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Jason D. Lattier and Ryan N. Contreras

Syringa is a diverse genus in the olive family (Oleaceae) representing 22–30 species from two centers of diversity: the highlands of East Asia and the Balkan-Carpathian region of Europe ( Kochieva et al., 2004 ). Most lilacs are native to Asia

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Hsuan Chen, Jason D. Lattier, Kelly Vining, and Ryan N. Contreras

Lilacs ( Syringa sp.) have been used as hardy ornamental plants by humans throughout history because of their showy, fragrant flowers and winterhardiness ( Dirr, 2009 ; Juntheikki-Palovaara et al., 2013 ). Lilacs are an economically important

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Scott C. Redlin, Dale E. Herman, and Larry J. Chaput

Pekin lilac ( Syringa pekinensis Rupr.), a tree lilac native to northern China, has many desirable horticultural traits but is underused as a landscape plant ( Dirr, 1998 ). A combination of pest resistance and superior ornamental characteristics

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Joseph M. Caprio and Robert D. Snyder

The within-station performance of the most accurate phenological model in each of three classes of hourly models was compared for the ability to predict flowering dates of common purple lilac (Syringa vulgaris L.). For the three model classes used, day-only, solar thermal unit (STU), and 24-hour interpolations were made between three threshold temperatures and five effective temperature exponents. The most accurate within-station model for each of the three model classes, all having a threshold temperature of 5C, were: (T - 5)1.54 day-only, (T - 5)1.26 R0.5 STU, and (T - 5)1.70 24-hour, where T = temperature and R = solar radiation. These three models and the corresponding three linear temperature exponent models were then compared for among-station performance using 10 sites in the western United States. The most accurate model for the among-station analyses was the (T - 5)1.0 day-only model. The two STU models did not perform as well as the two day-only and the two 24-hour models.

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Tyler C. Hoskins, Jason D. Lattier, and Ryan N. Contreras

Common lilac ( Syringa vulgaris ) is a clonally propagated woody shrub that has been the subject of intense breeding for centuries due to its fragrant, colorful spring blooms ( Fiala and Vrugtman, 2008 ). The majority of species originated in Asia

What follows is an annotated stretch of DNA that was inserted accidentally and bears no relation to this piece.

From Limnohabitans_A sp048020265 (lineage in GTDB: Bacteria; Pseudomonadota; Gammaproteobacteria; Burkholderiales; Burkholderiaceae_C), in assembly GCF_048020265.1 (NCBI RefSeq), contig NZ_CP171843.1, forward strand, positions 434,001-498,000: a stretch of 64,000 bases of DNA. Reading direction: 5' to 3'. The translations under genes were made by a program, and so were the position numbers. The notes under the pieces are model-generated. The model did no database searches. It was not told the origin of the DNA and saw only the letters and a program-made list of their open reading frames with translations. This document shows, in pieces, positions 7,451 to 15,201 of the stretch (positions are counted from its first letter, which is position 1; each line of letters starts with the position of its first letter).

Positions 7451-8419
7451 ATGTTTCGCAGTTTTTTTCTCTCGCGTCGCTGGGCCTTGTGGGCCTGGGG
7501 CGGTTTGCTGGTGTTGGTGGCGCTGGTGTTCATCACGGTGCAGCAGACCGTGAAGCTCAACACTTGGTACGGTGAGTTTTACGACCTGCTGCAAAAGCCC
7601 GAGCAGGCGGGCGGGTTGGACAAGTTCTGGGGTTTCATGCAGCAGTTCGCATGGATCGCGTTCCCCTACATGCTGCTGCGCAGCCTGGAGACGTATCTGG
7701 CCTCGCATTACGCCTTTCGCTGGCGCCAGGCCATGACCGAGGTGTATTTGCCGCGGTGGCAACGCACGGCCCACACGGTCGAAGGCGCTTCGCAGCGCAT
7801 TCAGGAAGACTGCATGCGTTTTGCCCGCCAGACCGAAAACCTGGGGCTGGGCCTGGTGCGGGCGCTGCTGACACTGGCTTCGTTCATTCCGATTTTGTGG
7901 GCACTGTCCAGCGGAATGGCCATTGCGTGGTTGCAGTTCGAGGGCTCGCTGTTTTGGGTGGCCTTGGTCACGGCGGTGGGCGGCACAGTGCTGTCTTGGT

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Lynne Edick Caton and Steve McCulloch

Briggs Nursery has micropropagated lilacs commercially since 1982. Presently we are producing more than 30 species and hybrids and have observed that media requirements vary significantly. In this study 5 lilacs representing a range of germtypic and phenotypic differences were examined to optimize cytokinin concentrations for shoot growth in vitro. Lilacs were grown on MS salts with BA, 2iP, and zeatin used individually and in combination. Plants were subculture 3 times, at 6 week intervals, at the conclusion of which quantitative data was taken with respect to shoot multiplication, elongation, and quality. These factors help determine the commercial practicality of producing lilacs through tissue culture.

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Jason D. Lattier and Ryan N. Contreras

’ and × Chitalpa tashkentensis ( Contreras et al., 2007 ; Olsen et al., 2006 ). Syringa is a genus of deciduous, woody trees, and shrubs grown primarily for their heavy spring and summer blooms of fragrant flowers. Syringa comprised 21–28 species

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Freek Vrugtman

1 Registrar for Syringa. Contribution No. 76, Royal Botanical Gardens, Hamilton, Ontario, Canada.

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Freek Vrugtman

Registrar, International Registration Authority for cultivar names in the genus Syringa. Contribution No. 92, Royal Botanical Gardens, Hamilton, Ontario, Canada.

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Freek Vrugtman

Contribution No. 102, Royal Botanical Gardens, Hamilton, Ontario, Canada. 1 International Lilac Registrar, International Cultivar Registration Authority Genus Syringa L.